British furniture designer Matthew Hilton’s work manages to walk that very fine line between restraint and expressiveness. It’s probably why his designs, offering as they do a kind of reassurance, are so respected by so many. But the path hasn’t always been a smooth one, as Architonic discovered when we met up with Hilton at this year’s London Design Festival.
Those of you who like your music somewhat on the minimal side will probably know contemporary composer Steve Reich’s ‘Different Trains’, a hypnotic piece where a string quartet at times dovetails, at times spars melodically with sampled human voices, creating a multilayered, complex work that assails the listener with its repetitive insistence. It’s anything but easy listening.
‘Different Trains’ is also the working title for a new storage piece created by British designer Matthew Hilton, presented for the first time during the recent London Design Festival. While the unit also displays a certainly constructional complexity, it offers, as is typical of Hilton’s work with its consideration and emphasis on the well-made, an immediate sense of reassurance. And complex, at least in terms of personality, the designer himself is anything but. You’d be hard pushed to find a more friendly, more open person working in the design industry.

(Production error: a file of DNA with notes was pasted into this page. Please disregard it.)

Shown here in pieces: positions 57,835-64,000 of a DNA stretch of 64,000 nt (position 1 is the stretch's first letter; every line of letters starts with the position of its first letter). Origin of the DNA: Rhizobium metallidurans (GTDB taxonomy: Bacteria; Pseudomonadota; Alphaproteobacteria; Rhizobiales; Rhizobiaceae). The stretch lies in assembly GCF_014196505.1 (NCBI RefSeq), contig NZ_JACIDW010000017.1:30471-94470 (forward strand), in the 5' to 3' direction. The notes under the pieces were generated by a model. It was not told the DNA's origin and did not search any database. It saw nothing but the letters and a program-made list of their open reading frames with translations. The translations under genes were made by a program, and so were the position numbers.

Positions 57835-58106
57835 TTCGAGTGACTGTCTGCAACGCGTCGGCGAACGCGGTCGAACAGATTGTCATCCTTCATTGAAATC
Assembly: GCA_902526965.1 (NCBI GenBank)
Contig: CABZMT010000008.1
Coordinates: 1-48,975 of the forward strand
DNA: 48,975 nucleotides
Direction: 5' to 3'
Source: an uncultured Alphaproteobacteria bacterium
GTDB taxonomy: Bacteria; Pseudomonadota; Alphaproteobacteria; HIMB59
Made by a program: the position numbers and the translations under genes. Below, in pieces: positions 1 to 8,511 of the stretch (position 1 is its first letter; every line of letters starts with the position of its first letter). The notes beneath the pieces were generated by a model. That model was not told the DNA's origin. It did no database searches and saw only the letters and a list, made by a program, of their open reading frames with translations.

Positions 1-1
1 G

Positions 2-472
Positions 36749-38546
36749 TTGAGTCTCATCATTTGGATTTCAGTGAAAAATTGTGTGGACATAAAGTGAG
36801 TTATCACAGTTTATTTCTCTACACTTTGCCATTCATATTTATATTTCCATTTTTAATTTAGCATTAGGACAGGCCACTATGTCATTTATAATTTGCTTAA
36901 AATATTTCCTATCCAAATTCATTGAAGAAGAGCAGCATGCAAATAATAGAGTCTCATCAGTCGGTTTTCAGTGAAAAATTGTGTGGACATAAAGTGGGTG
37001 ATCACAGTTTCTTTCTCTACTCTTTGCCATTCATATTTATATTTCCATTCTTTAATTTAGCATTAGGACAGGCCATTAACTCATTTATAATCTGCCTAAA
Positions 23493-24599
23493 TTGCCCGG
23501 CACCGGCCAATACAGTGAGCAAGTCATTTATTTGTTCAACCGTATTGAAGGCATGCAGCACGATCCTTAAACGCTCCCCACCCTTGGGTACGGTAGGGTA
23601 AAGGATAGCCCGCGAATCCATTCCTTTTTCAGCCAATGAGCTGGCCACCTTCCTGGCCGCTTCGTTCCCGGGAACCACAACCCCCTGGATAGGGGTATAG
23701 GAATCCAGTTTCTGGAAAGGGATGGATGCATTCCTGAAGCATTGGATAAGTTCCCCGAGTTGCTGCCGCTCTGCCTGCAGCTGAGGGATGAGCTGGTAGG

Simon Cowell met up with Hilton at the Tramshed, a pop-up exhibition space in London’s Hoxton/Shoreditch district, initiated by high-end Portuguese design brand De La Espada, where his new furniture designs, ‘Different Trains’ among them, were shown alongside recent work by, among others, Ilse Crawford, Autobahn and Leif.designpark. Here, Hilton spoke thoughtfully and candidly about past production difficulties, future creative challenges and why he finds buying a vacuum cleaner so problematic.
Do you like showing in these kinds of pop-up venues?
This is lovely, this one. I generally like showing my work. It’s nice to show the things you’ve been slaving away on. It’s part of the reward.
Why did you design these new pieces?
Well, we needed to have some storage in the collection. That’s the first reason. I haven’t got a name for the storage yet, though. I’m thinking about calling it ‘Different Trains’ after the Steve Reich composition. But maybe it’s too long a name.
What would the rationale be for calling it that?
Well, because these elements slide up and down rails. It’s a funny thing. It doesn’t describe the piece in a literal way. From that point of view, it’s not very good, I guess. But once a name sticks, it doesn’t really matter.
read the complete interview @ Architonic